I’ve also struggled a lot with insomnia. There was a time when I just couldn’t sleep at all, like my body forgot how. Here’s what’s in my trickbox for getting a good night’s sleep:

  • Resting time is just as valuable as sleep. If you are horizontal, even if you aren’t sleeping, your body is still getting restorative benefits. Keeping this in mind helps me not be anxious about actually falling asleep.

  • I took melatonin (3 g time released) for several years, recently switched to 5 htp, which I’m liking more. I sleep better and wake up more alert. 5 htp is a precursor to serotonin and melatonin, taking this mimics the body’s natural creation of serotonin and melatonin as needed. (source: The Mood Cure by Julia Ross)

  • Recently also discovered the benefits of getting in bed 30 - 60 minutes before I actually want to go to sleep, turning off the lights and cuing up some podcasts. Lying in a quiet, dark room and engaging my brain so I’m not thinking my own thoughts, really puts me in the mode of a good night’s sleep. I chose podcasts that don’t have lot of bells and whistles that might wake me up if I start to drift off.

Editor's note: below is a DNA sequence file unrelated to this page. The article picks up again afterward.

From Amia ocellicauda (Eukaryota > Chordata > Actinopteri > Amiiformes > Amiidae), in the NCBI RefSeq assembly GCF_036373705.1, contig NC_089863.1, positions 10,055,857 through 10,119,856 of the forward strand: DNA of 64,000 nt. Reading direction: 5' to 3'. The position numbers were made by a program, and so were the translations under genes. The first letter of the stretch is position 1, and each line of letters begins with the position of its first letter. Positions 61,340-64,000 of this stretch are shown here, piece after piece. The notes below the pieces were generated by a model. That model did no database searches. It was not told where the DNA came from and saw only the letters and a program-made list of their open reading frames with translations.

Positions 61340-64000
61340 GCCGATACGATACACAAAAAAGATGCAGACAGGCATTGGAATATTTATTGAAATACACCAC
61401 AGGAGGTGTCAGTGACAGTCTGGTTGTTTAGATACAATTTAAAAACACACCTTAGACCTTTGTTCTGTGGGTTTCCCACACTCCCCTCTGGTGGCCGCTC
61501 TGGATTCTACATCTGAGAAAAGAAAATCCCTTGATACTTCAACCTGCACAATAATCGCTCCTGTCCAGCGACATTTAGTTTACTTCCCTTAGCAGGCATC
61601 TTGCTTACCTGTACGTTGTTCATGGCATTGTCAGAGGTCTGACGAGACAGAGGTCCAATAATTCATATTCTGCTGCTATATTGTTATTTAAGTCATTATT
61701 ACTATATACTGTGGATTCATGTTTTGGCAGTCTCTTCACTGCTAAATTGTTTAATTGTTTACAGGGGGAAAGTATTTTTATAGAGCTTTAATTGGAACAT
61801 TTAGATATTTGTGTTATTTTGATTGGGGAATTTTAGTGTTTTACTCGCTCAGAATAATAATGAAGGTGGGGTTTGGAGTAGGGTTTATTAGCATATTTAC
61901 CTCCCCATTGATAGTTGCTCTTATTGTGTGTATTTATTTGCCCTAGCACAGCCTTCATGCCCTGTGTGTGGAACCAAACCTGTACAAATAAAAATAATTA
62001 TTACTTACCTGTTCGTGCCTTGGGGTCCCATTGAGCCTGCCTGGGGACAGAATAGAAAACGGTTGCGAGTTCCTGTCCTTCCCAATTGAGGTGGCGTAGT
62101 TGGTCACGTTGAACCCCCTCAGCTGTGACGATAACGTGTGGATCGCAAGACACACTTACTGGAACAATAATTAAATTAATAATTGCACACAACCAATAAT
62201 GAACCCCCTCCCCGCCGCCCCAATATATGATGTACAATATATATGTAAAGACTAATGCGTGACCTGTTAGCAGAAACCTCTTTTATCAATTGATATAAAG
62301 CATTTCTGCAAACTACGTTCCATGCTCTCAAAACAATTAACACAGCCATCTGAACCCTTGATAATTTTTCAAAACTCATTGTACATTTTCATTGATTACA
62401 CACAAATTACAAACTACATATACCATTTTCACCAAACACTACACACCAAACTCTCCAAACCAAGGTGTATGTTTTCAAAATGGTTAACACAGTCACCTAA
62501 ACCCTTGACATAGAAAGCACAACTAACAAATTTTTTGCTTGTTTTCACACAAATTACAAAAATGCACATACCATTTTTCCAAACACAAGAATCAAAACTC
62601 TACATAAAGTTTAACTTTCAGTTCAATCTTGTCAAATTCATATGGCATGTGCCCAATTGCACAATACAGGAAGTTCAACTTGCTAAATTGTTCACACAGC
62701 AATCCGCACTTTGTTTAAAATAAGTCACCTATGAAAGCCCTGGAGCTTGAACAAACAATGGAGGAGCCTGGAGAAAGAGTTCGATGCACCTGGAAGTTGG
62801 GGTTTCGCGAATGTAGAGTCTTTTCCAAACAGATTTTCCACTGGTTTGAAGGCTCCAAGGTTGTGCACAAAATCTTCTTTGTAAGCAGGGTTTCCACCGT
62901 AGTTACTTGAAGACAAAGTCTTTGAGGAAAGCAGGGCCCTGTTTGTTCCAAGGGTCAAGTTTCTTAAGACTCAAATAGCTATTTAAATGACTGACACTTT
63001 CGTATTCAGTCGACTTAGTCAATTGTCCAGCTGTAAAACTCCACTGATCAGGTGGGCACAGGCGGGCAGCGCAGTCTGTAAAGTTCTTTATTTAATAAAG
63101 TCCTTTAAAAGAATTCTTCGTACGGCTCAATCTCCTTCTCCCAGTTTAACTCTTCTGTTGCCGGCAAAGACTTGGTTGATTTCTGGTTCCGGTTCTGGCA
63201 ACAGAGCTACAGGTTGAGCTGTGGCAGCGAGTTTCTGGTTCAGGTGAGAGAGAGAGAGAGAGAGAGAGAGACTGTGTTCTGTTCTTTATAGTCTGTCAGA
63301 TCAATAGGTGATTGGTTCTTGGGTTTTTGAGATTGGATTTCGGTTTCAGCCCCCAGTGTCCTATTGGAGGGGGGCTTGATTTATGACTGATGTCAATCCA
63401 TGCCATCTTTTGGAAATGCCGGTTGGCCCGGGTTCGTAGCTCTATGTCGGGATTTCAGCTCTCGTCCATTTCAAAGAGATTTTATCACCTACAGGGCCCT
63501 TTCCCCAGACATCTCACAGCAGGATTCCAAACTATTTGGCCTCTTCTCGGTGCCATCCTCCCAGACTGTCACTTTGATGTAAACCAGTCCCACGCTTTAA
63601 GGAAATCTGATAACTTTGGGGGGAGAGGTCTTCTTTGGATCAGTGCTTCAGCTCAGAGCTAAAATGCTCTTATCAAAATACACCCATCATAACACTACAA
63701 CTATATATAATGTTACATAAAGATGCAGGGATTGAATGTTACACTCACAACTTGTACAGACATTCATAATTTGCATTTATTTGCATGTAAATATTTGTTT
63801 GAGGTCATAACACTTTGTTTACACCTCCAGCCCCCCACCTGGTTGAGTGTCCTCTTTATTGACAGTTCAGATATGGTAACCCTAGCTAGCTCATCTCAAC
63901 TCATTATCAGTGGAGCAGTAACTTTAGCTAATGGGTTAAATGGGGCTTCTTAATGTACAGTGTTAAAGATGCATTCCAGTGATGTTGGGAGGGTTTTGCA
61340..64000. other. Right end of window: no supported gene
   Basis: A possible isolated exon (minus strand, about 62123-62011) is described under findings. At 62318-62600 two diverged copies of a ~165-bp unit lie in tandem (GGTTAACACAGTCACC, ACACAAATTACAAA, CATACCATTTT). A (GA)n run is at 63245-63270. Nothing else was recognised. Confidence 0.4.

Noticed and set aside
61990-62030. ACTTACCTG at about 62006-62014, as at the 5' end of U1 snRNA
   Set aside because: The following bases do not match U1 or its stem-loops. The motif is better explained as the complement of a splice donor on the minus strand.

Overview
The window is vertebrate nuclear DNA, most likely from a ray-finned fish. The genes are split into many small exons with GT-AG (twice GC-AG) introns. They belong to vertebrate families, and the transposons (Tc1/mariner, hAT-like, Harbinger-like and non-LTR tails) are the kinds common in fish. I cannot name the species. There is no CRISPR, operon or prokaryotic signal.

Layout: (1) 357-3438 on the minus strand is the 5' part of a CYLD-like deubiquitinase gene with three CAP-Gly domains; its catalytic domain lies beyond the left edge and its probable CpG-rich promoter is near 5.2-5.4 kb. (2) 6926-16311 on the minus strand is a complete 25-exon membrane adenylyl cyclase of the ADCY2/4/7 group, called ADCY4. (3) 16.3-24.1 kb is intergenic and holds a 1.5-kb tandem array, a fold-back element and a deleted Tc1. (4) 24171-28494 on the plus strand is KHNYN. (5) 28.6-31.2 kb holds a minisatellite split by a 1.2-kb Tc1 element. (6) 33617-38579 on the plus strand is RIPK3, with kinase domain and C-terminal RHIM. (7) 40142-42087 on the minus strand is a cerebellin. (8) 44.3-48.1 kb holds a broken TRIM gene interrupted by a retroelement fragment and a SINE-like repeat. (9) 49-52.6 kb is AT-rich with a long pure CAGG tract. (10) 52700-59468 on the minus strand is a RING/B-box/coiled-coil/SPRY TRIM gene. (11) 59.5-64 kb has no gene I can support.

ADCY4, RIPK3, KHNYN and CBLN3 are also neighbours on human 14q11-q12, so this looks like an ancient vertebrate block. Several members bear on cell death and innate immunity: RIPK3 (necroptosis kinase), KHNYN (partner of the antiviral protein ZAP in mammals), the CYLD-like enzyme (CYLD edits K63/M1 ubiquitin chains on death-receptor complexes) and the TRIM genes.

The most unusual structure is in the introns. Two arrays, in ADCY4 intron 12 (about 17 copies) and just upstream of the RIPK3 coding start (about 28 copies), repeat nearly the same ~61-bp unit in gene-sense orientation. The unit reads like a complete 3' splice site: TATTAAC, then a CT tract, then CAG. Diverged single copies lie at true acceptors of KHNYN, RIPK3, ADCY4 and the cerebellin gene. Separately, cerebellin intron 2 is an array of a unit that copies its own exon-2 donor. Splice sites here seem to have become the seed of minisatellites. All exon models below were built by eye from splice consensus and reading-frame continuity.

• Consistency in end of screen time and bed time.

Errr… after posting this I had really bad insomnia last night. Its comes and goes for no discernable reason. Really frustrating.

Something that’s been slightly helping me deal with insane late night coding is a little program called f.lux
that changes the “temperature” of your screen during the late hours.

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I had my ADHD coach mention that I should stay off electronic devices for an hour or so before bed. Apparently the LCD light can actually mess with your melatonin levels.